Where it all began
In June 2014, Sarah and Anthony welcomed their first born to the world at Melbourne’s Jessie McPherson Private Hospital – their son Sam. After his birth, Sam’s hearing was screened through the Victorian Infant Hearing Screening Program (VIHSP) which detected a potential hearing loss. Six weeks later this was confirmed – Sam had bilateral permanent sensorineural hearing loss.
Understandably, Sarah and Anthony were shocked and didn’t know what hearing loss meant for their son’s future, as their family had not previously experienced hearing loss.
At two-weeks-old, Sam received his first hearing aid and eight months on from that, a second. At two-years-old, further hearing tests revealed Sam had a diagnosis of Pendred Syndrome, a genetic disorder which caused his hearing loss. Although Pendred Syndrome wasn’t identified earlier, it provided Sarah and Anthony clarity and relief around the cause of Sam’s hearing loss.
The earlier the intervention, the better
Amongst other professionals, a search led Sarah to RIDBC (through the Early Education Program – EEP) who started supporting Sam from his first weeks of his life, still supporting him today.
RIDBC supported Sam with a combination of individual and group early intervention therapy which gave him the best start in life, teaching him how to listen and speak.
Mum remembers the quality of support received from the RIDBC team, including from therapist Bronwyn Skafte.
“Bronwyn is a very highly skilled and experienced speech therapist and program manager. She is very dedicated and passionate about her job and works tirelessly to help children with hearing loss from EEP and Taralye strive to reach their full potential.” Sarah said.
“She has played many roles over the past six years, from providing our son intense speech therapy early on, right through to giving us advice regarding supports, NDIS and school. Bronwyn has been instrumental in helping to shape who our son is today, and we are forever grateful to her for that.”
Equally, Bronwyn recalls supporting Sam, and his family.
“Sarah and Anthony have been incredibly dedicated since day one, seeking out information from a variety of professionals to help them understand Sam’s hearing needs and his hearing equipment.
They wanted to ensure that best practice early intervention was always in place – with all his carers and educators and in all environments. Thus, strategies to ensure Sam had optimal listening for learning could be incorporated into daily routines and play, to help Sam meet his potential!
As a result of this hard work, Sam has been able to learn to listen and speak according to his age. Not only is he a confident and outgoing boy now but he also has a bright future,” Bronwyn said.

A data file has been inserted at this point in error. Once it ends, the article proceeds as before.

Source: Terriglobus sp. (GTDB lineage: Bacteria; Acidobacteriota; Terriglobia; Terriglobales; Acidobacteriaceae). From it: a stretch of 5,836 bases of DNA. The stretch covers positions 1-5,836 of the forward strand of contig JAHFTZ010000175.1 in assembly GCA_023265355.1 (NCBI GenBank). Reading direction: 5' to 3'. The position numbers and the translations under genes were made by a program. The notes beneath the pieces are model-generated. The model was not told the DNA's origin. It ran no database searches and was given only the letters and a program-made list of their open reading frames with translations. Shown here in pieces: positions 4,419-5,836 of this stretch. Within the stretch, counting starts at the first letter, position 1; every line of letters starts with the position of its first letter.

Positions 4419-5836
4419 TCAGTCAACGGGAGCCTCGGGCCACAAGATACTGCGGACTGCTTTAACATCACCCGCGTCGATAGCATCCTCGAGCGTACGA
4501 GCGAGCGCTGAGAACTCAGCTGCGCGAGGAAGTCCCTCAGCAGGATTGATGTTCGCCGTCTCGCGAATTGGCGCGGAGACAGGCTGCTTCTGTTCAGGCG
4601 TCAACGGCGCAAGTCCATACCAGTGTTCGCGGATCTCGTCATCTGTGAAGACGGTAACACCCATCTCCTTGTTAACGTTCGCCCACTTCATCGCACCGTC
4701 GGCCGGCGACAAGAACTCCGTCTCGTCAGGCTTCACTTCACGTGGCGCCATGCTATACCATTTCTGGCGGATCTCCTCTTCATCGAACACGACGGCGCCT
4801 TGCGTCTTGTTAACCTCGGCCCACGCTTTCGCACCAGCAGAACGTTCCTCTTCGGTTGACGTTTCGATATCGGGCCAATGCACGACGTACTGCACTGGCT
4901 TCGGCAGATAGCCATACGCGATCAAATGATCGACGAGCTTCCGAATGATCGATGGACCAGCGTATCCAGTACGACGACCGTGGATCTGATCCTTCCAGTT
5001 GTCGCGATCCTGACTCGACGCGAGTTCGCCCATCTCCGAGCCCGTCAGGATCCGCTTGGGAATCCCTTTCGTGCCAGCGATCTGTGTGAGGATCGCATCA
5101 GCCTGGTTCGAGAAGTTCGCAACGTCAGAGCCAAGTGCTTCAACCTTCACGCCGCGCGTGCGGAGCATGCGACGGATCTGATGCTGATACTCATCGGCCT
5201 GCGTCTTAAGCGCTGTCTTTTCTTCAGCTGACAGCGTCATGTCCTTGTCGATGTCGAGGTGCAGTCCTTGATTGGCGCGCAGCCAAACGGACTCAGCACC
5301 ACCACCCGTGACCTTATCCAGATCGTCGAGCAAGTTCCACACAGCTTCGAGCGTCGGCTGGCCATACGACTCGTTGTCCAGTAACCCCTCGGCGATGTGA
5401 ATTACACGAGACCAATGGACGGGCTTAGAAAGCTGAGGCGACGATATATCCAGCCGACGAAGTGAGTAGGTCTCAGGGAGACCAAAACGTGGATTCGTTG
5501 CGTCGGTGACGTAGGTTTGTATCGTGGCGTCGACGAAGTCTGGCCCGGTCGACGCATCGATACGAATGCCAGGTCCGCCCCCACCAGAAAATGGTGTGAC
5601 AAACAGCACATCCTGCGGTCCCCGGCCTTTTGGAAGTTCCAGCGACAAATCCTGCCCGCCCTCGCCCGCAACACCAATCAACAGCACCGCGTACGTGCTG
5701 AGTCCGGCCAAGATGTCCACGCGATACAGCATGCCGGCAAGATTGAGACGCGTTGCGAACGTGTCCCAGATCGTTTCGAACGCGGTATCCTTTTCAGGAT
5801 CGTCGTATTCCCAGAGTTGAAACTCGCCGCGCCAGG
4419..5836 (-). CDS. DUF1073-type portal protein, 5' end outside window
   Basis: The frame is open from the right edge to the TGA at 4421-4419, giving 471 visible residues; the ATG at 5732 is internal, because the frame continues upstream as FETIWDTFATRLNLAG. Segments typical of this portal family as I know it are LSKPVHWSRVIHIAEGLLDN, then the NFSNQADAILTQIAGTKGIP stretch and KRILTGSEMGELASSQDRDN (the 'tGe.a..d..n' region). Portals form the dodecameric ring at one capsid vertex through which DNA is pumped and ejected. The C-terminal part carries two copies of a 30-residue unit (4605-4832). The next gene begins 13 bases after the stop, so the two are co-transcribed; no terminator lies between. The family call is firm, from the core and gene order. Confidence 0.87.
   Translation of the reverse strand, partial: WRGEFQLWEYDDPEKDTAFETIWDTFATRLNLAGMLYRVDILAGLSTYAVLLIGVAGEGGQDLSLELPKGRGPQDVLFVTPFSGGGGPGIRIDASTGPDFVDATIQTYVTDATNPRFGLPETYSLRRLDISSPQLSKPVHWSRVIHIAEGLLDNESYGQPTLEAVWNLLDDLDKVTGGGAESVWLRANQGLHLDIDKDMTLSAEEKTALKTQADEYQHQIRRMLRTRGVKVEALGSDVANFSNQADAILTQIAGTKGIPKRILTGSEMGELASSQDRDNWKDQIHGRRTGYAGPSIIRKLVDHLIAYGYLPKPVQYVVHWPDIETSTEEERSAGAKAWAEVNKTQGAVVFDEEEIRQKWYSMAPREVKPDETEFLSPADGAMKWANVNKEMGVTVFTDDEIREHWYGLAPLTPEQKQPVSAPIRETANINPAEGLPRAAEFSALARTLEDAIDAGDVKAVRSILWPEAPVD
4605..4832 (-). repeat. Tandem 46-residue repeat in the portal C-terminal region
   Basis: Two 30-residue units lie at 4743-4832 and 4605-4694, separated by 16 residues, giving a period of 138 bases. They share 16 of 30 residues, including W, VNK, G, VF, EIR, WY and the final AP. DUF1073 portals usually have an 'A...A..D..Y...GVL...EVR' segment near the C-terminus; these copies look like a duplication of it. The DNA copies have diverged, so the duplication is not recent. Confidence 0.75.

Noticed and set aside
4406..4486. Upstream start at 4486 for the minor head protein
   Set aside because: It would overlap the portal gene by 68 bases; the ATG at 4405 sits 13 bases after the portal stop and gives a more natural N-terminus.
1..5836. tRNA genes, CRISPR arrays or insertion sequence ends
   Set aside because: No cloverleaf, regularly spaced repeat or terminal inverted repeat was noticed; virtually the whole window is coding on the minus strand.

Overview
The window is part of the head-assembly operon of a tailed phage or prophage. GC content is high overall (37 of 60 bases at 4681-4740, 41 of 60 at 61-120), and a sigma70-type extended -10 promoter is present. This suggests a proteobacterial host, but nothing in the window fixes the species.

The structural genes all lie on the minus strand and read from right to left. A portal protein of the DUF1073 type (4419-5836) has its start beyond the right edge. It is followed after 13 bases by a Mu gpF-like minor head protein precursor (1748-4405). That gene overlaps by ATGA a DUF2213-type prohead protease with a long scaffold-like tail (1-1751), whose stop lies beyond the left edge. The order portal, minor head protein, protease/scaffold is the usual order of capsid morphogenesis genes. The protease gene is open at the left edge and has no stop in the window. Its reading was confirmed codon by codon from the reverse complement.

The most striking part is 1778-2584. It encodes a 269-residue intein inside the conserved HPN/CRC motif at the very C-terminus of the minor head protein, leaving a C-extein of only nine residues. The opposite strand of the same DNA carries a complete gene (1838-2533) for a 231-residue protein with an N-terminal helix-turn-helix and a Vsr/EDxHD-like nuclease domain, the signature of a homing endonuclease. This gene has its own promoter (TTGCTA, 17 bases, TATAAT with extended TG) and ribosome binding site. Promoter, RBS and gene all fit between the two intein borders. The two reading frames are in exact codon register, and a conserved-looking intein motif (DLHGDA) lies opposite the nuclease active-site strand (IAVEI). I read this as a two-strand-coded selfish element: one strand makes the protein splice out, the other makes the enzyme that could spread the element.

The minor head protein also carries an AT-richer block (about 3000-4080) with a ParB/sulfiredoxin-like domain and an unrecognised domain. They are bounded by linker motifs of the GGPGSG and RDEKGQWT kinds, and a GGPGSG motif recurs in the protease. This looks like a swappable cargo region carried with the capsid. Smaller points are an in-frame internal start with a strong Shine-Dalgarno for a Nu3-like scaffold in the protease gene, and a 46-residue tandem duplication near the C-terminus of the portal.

A network of support
In addition to the direct support, Sarah was comforted by the environment created through RIDBC group sessions. “Groups were a great opportunity to speak with other families who were going through the same journey, get advice when needed and be a support for others,” she said.
“We keep in contact with many of the families to this day, which is great to know that support is always there.”
It also provides the basis for Sarah’s advice for other families starting their journey with hearing loss.
“My advice is to speak to as many people as you can and get as much information as you need. Don’t rush your decisions and give them careful thought. There’s lots of support out there for you to access.” Sarah said.
Hearing devices give Sam the best access to sound
As well as the support from RIDBC, Sarah notes that hearing devices have played a significant role in Sam’s development.
Sam wore wearing hearing aids until he was 2-years-old, however, the diagnosis of Pendred Syndrome meant the level of Sam’s hearing loss could significantly deteriorate over time. As well, Sam’s hearing loss in his left ear was now severe to profound.
A hearing aid was not enough.
This helped Sarah and Anthony to make the decision to proceed with a cochlear implant for Sam. Since then, Sam has accessed sound bi-modally – that is, a hearing aid in one ear and a cochlear implant in the other.
Attending a mainstream primary school
Earlier this year, Sarah and Anthony sent Sam off for his first day at primary school. He attends a mainstream state school in Melbourne, receiving additional support as required. Although Sam is the only child at the school with hearing loss, he has integrated well and is educating his friends in the playground about the devices that help him to hear.
“He’s developed into a self-sufficient, independent young boy,” Sarah said, “He knows to speak up for himself if he needs to, to charge his devices and ask for help”.
“And that is in part due to the wonderful support he received from Bronwyn and her staff at RIDBC,” she said.
Well on his way
Today, RIDBC continues to support Sam with speech therapy sessions, and Sarah knows that the RIDBC team are only a phone call away. With the COVID-19 pandemic, sessions have been delivered remotely, via telepractice. But that hasn’t seemed to matter to Sam, who continues to achieve his goals.
Now six-years-old, Sam plays an even bigger family role as big brother to sister Madeleine (3 years) and baby brother Jack (8 months). And he’s as active as they come – kicking balls, running around, and keeping Mum and Dad on their toes.
If you ask him today, Sam will tell you when’s he’s older he wants to do something to help others, but “maybe not a doctor because I can’t handle vomit!” He may not become a doctor but thanks to some strong foundations from RIDBC he can achieve anything.
Find out more information about early intervention services in Victoria for children who are deaf or hard of hearing.
This news article was created prior to 22 March 2021 when NextSense was Royal Institute for Deaf and Blind Children (RIDBC).